Ptarmigan on the Ptundra

A walk in the hills today turned up white grouse and scenic loveliness.

Dawn in the high country was colder than I expected. About frost-nipped my fingers shooting with my gloves off.
A willow ptarmigan soaks up morning sun.
A willow ptarmigan tears across the snow.
These two males were having a turf war. It’s that time of year … breeding season for ptarmigan.
Dawn breaks softly on the peaks.
A living snowball peers from a drift.
Ptarmigan tracks.
A willow ptarmigan sails over the alpine snowpack.
I think the bird at top right is a drill sergeant or something …
A ptarmigan looks up from its pussy willow breakfast.

Who We Are

By Ken Marsh

“In order to subsist this early man had to dedicate himself wholly to hunting. Hunting was, then, the first occupation, man’s first work and craft.” 

– Jose Ortega yGasset, Meditations on Hunting

The photograph was, at first glance, startling. It featured bright, sticky blood smeared on the brown cheeks and forehead of an 8- or 9-year-old boy. A rack of reindeer antlers, fuzzy with summer velvet, rested on the tundra nearby while in the background a treeless horizon that could have been the Oshetna country, Anaktuvuk Pass, or the hills surrounding the Kobuk River met a cold, white sky.

But it wasn’t Alaska. Looking on was a group of leather-faced men with wrinkles flowing in wakes from the corners of their eyes. All Natives of Russia’s Kamchatka Peninsula according to the accompanying magazine story, the men were smiling. A caption indicated the dabbing of blood was a cultural rite, a baptism that honored a young Kamchatka Native boy’s bond to the tundra, the reindeer, and the circular path that brings everything together.

In the distinctive way photographs have of stopping time and distilling emotion, I’m envisioning the image of another young boy, standing waif-like in torn pants on a Nelchina River gravel bar, gripping a small rack of velvet-covered caribou antlers. Once tacked to a wall above my office desk, but long since lost, the photograph was a monochrome, relic of an era. Still, it provided the necessary detail – willows in the background, a ribbon of river running through the upper quarter. Your heart filled in the dimensional gaps: color, temperature, the gurgling stream, etc.

Taken on different continents more than a quarter century apart, the two photographs overlapped in an impressionistic sort of way. Rather than two boys of different cultures, they revealed children bound by tradition. You could look into the faces of both boys and sense similar auras of security, innocence, warmth. The presence of blood, the racks, the deaths of beasts, were outshone by a radiance that declared: This is who we are.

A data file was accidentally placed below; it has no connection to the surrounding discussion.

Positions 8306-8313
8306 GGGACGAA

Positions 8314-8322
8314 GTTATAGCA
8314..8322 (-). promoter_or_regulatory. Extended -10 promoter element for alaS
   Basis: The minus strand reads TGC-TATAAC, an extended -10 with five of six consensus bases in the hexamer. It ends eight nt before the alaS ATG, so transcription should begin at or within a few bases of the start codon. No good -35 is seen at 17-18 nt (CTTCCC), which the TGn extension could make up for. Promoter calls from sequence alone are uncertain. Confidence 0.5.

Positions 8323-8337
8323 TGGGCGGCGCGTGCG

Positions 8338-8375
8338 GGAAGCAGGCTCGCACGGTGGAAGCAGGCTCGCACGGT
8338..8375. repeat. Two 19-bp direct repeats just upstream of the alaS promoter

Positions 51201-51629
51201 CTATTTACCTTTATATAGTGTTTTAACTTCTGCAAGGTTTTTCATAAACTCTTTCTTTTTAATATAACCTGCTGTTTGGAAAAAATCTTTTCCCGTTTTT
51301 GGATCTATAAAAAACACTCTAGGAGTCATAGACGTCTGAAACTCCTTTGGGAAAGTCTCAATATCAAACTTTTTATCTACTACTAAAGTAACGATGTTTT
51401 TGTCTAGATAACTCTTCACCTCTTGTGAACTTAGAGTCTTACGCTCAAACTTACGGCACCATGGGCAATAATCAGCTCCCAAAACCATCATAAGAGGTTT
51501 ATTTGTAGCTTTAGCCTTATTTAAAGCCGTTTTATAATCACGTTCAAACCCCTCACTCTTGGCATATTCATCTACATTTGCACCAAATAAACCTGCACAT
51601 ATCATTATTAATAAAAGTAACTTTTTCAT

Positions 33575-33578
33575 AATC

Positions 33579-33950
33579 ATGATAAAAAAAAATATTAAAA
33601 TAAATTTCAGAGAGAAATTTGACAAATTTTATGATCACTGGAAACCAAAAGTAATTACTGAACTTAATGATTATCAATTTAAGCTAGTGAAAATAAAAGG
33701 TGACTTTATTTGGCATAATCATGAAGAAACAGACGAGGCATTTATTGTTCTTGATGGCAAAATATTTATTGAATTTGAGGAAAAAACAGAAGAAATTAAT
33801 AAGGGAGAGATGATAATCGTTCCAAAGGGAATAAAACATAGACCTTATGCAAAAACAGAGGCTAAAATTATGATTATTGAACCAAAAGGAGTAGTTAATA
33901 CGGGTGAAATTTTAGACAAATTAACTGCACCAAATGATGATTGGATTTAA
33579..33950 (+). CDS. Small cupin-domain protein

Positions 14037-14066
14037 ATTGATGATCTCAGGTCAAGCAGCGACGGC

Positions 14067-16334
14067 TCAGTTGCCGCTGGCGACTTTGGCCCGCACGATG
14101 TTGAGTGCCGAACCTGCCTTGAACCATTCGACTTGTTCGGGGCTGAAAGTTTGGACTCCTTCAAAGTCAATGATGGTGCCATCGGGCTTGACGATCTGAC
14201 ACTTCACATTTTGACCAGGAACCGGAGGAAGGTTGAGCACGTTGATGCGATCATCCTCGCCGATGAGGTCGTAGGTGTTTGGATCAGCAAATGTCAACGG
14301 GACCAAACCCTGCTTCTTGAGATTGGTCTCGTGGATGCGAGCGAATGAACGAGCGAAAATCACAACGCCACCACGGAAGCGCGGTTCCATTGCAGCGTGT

A grizzly track appears in frozen mud along Alaska’s Koyukuk River in September.

I’m marching back in time, my feet crunching into the pregnant gravel of a Nelchina River bar. Beside my small, pigeon-toed boot prints are the tracks of caribou (each cloven impression a neatly broken heart), accompanied by the larger, longer, more linear tread of moose; the padded, canine signature of wolves; and in the mud at the water’s edge, the clawed, helter-skelter meandering of a grizzly.

From the time I was 5 years old I followed the men of family and a group of close friends into the Nelchina wilderness each August to hunt caribou. Not unlike the Kamchatka people, we hunted for meat to feed our families. Much of what is important to me today is rooted in that place and to those times, where willows glowed in yellow bursts, and autumn air hung humid and cold, fragrant with the river’s scent (a sweet, earthy blend of wild grasses and damp soil). The country was a place where passions bloomed.

In my earlier years I served a kind of apprenticeship, providing camp meat by catching graying with a bamboo fly rod featuring a wildly flared tip. Later I graduated on to a .410 shotgun and white-winged ptarmigan – tundra chickens. Ultimately, I became a big-game hunter.

Your mind is a sponge when you’re 6, 8, 12 years old. You remember things that adults might think trivial. But symbolically, the livery flavor of ptarmigan fried in flour and butter or the image of a ridgeline bristling with a forest of silhouetted antlers become a part of you.

Along the way you learn things only hunters know that can’t be explained, but must be felt. Ancient, primal emotions intrinsic to men and wolves develop and grow tangible. You discover the peerless freedom of the hunt surging in the grip of wood and cold steel or howling in the wind of a high pass. You’re introduced to basic realities of success and failure, life and death.